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Ravell Call, Deseret News, KSL-TV Chopper 5
Education gets top priority in Gov. Gary Herbert's $12.8 billion state budget proposal, which anticipates more than $400 million in new money.
There is an essential and undeniable link between a highly educated workforce and long-term, robust economic growth. —Gov. Gary Herbert

SALT LAKE CITY — Education gets top billing in Gov. Gary Herbert's state budget proposal, which anticipates more than $400 million in new money that hangs on the so-called fiscal cliff.

About two-thirds or $297.6 million of the projected additional state revenue in his $12.8 billion budget would to public and higher education. That includes $96 million for public school enrollment growth and $26 million for the weighted pupil unit, the basic funding sources for Utah schools.

Herbert said his 2013-14 budget would better align public, technical and higher education to reach his goal of 66 percent of all Utahns earning a college degree or certificate by 2020. Hitting that mark, he said, is crucial to growing Utah's economy.

Other state agencies, including public safety and corrections, are in line for some of the new one-time and ongoing revenue which state and legislative economists currently estimate at $421 million.

That number, however, is tenuous as Congress figures out how to deal with the looming fiscal cliff, including whether to allow Bush-era tax cuts to expire. In a worst case scenario, Utah could find itself with a more than $200 million shortfall, which would mean across-the-board budget cuts.

"We're doing very well as a state, and yet there's a kind of a cloud on the horizon that comes out of Washington, D.C.," Herbert said as he rolled out his budget at Granite Technical Institute on Wednesday.

The governor's budget does not include tax increases or tax cuts. State and higher education employees would see a 1 percent salary increase.

The Utah Legislature will build the state budget based on the governor's recommendations and final revenue numbers in February.

Senate Budget Chairman Lyle Hillyard said it's "very unlikely" lawmakers will have $421 million in new money to spend when they finalize the budget.

"For us on the legislative side, we're not going to even worry about it until February," the Logan Republican said.

If revenue projections come in lower than the current forecast, Herbert said he will adjust but his emphasis on education won't change.

"We'll make it work," he said.

Herbert's budget anticipates spending $70.7 million to fund an estimated 13,254 students entering the public education system.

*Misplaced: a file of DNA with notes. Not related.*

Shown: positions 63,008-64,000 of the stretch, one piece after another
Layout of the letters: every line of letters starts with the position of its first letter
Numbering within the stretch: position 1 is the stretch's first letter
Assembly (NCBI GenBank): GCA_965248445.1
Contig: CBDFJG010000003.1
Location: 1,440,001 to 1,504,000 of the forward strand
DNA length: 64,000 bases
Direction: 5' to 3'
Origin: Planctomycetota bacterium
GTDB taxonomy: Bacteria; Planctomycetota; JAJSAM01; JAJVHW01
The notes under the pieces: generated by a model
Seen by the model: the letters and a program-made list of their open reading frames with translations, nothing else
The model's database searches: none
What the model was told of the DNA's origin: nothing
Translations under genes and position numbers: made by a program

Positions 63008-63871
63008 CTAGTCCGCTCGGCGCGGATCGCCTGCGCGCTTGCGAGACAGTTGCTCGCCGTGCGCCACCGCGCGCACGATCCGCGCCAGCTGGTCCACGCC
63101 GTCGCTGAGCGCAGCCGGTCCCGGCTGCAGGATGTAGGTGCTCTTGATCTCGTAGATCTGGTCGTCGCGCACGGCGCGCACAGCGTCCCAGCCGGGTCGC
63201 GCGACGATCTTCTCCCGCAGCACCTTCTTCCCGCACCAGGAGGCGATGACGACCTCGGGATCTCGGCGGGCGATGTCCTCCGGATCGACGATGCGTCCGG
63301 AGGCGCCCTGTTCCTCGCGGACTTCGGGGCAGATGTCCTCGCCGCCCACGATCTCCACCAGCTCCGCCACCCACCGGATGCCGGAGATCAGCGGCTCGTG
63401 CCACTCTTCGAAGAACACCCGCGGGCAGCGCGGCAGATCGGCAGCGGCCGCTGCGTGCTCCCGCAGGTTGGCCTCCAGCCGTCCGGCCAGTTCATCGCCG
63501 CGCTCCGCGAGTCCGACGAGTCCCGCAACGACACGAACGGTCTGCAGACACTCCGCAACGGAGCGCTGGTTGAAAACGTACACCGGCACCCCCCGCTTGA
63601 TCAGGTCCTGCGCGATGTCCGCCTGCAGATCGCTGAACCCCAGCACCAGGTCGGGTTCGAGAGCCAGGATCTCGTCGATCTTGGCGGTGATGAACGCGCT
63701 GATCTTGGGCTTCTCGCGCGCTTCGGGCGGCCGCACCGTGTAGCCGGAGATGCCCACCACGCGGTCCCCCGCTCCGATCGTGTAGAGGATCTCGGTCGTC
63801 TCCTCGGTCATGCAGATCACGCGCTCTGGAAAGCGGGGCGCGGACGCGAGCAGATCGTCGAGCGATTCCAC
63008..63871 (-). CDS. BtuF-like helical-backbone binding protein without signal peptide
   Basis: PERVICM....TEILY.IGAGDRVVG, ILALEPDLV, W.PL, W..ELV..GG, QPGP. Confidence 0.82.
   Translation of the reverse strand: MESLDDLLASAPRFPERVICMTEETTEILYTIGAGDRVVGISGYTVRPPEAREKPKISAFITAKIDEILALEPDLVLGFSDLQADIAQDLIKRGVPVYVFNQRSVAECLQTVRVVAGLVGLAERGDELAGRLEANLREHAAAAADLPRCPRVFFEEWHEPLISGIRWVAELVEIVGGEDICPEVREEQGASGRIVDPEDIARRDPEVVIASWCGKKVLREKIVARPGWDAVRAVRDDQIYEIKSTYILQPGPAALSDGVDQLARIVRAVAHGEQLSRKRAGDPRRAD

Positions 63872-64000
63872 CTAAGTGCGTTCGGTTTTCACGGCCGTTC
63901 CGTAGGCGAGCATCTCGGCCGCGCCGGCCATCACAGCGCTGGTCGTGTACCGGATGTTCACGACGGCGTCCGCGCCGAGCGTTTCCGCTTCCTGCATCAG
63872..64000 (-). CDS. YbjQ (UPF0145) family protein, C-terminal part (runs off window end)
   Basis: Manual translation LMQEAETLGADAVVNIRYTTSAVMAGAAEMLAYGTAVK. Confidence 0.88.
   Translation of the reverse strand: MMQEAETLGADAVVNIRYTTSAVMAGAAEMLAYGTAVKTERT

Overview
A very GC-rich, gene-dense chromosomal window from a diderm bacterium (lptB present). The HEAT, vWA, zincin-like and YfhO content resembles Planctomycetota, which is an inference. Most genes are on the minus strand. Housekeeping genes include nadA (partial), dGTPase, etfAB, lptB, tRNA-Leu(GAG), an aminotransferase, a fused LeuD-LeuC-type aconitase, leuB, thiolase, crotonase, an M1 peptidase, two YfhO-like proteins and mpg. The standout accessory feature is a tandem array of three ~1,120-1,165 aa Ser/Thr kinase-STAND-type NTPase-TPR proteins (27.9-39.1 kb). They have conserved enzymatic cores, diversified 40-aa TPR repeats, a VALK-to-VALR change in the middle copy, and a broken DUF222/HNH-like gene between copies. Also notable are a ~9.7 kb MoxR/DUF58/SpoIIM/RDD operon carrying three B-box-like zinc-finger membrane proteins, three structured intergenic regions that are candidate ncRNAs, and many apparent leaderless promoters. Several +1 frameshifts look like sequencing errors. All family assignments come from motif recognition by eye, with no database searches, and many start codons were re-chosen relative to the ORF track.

Although the dollar amounts aren't the same in some areas, the governor's proposal addresses many public education concerns, said newly appointed state school superintendent Martell Menlove.

The main difference is in the weighted pupil unit or WPU, the state's basic education funding formula. State school officials wanted to see a 2 percent increase, while Herbert recommends slightly more than 1 percent. The WPU includes preschool, self-contained classrooms, career and technical education, class-size reduction, other basic school programs and compensation for all school employees.

School districts would decide on their own how to use the additional money, Herbert said.

Higher education commissioner David Buhler said Herbert's plan supports almost everything college and university presidents seek.

"Gov. Herbert gets it. The path to continued prosperity in Utah is through doors of higher education," he said.

The governor's budget includes increased funding for science, technology, engineering and math degrees and certificates and for institutions to meet the educational missions. There also is money for 20 new slots at the University of Utah medical school.

The budget also meets higher education's top building priorities, Buhler said.

The proposal outlines $52.4 million in bonding for new classrooms at Utah Valley University and buying land for Dixie State University as well as infrastructure needs at the Utah State Developmental Center.

Health care and Medicaid also bring some uncertainty the governor's budget proposal.

The Affordable Care Act is scheduled to be fully implemented in 2014. But Herbert said many questions remain despite his effort to get specific answers about policy, the state health insurance exchange and Medicaid.

"How these issues are resolved at the federal level will have a significant effect on Utah's household budgets, as well as Utah's economy and the state's budget," according to Herbert.

In addition to education, the governor's plan recommends increases for other state agencies, including $90.9 million for public safety and corrections, $28.8 million for human services and $21 million for economic development.

Herbert also budgeted to keep state parks and state liquor stores open, raise salaries for state and higher education workers and safeguard confidential information in state computer systems.

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